This one is hard for me to review, because it was not a bad read, but it absolutely did not live up to the promise of the genre/cover synopsis. I can’t really characterize this book as gothic, as there was almost no suspense at all. If I were pressed to put a genre on this book, cover and description nothwithstanding, it would probably be historical romance, or maybe family drama. I’m not really sure.

So, let’s get to my complaints. When I read a gothic romance, I am expecting that the heroine will be put in significant danger by someone who wants to keep her from succeeding in attracting the hero. There might also be some perceived light supernatural elements, even if it turns out at the end that they were just plain old human avariciousness or jealousy. A bit of haunting perhaps, or some lights appearing and disappearing in the woods. That sort of thing.

There should also be a secret that is coming back to haunt someone – usually the Hero. And then, last but certainly not least, there should be some sort of a large country home or chateau that is the center of all of the action.

So, with this book, all of the elements were here: a haunted mine shaft where black dogs appear when someone is in danger, an impoverished hero who is trying to save the estate that has been in family since the 15th century, and a number of secrets possessed by a number of characters.

The problem with the book is that none of these three things really had anything to do with each other. I am accustomed to seeing them used as plot devices, but their disconnection from one other made them just that much more obviously the gears to keep the plot moving forward, and it felt really unnatural. So, as a gothic, it didn’t work for me. There wasn’t one moment when my pulse quickened and I felt like the heroine was really in danger. The one point of danger ended up being so quickly over and easily resolved that it just fell flat.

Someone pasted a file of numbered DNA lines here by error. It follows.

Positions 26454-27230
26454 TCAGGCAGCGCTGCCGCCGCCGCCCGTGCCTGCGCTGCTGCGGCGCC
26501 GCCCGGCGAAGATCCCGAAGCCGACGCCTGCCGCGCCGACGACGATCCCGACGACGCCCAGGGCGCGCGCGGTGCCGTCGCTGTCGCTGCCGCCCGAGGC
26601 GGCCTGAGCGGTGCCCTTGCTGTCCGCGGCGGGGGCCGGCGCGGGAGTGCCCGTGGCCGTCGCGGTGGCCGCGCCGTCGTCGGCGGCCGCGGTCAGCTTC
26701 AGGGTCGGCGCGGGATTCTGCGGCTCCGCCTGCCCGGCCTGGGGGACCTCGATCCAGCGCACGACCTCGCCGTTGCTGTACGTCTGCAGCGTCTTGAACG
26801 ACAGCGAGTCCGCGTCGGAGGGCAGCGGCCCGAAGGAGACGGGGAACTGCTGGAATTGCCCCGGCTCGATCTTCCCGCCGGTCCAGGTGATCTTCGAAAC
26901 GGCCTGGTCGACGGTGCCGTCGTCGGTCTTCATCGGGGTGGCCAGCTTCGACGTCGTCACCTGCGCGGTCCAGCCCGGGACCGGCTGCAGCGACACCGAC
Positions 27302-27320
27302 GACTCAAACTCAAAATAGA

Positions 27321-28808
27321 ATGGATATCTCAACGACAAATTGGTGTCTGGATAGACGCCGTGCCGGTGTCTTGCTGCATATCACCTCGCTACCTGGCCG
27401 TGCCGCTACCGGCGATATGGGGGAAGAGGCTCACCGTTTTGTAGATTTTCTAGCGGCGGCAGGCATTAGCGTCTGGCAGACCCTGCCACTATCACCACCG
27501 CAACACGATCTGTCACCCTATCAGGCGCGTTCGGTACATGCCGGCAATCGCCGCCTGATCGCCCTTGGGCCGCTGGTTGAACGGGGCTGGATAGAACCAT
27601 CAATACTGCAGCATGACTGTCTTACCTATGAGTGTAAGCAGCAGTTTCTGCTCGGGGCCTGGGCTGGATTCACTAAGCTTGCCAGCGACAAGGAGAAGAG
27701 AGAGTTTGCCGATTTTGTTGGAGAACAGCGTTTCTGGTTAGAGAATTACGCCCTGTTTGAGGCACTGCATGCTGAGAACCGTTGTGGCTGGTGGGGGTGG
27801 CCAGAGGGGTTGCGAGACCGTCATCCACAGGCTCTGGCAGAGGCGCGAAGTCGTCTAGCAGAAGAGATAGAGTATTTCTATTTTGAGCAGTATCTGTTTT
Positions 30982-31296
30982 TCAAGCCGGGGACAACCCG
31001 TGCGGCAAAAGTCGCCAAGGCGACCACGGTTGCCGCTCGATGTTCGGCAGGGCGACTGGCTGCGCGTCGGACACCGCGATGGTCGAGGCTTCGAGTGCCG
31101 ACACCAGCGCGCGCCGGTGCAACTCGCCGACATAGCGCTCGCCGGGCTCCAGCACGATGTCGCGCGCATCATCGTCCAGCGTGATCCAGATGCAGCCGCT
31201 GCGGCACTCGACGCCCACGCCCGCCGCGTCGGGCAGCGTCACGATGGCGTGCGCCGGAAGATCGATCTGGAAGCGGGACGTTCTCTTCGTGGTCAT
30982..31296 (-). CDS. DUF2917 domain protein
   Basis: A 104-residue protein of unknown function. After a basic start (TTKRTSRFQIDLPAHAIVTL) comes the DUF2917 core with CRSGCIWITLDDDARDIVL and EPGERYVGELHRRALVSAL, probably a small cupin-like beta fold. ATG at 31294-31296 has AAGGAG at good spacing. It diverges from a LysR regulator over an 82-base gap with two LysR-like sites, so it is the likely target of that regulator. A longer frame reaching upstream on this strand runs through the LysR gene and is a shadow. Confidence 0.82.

Also, maybe it was the fact that I had just read a book using the same plot device that I hate that Holt used in this one, which meant that I figured out the “twist” the first time that an allusion to it was raised.

This sounds like I hated the book, but I didn’t. It was disappointing, but I actually really liked both the heroine, who was pretty tough, and Aunt Mary, who was a hoot – an independent woman who was running an estate (really successfully) at a time when ladies weren’t supposed to do anything more strenuous than fainting. And Catherine’s perfectly planned and brilliantly executed revenge on the man who jilted her (for her wealthy but weak sister) was delightful!

The romance though, was pretty unconvincing for me, and since I can’t abide cheaters, I was less than enamored of the married Paul Landower. I get it that he felt like he’d been trapped into marriage because his wife was a wealthy woman who bought herself a husband by leverage his family’s poverty against him. But, you know what? Them’s the breaks, dude. If you sell your soul for cash, you don’t get to complain when the purchaser decides she wants the benefit of her bargain. Women had been doing just this for generations in the time period in which this book is set. Plus, he was a terrible father to his very young son, which made him all that much more unlikeable.

The Secret Woman by Victoria Holt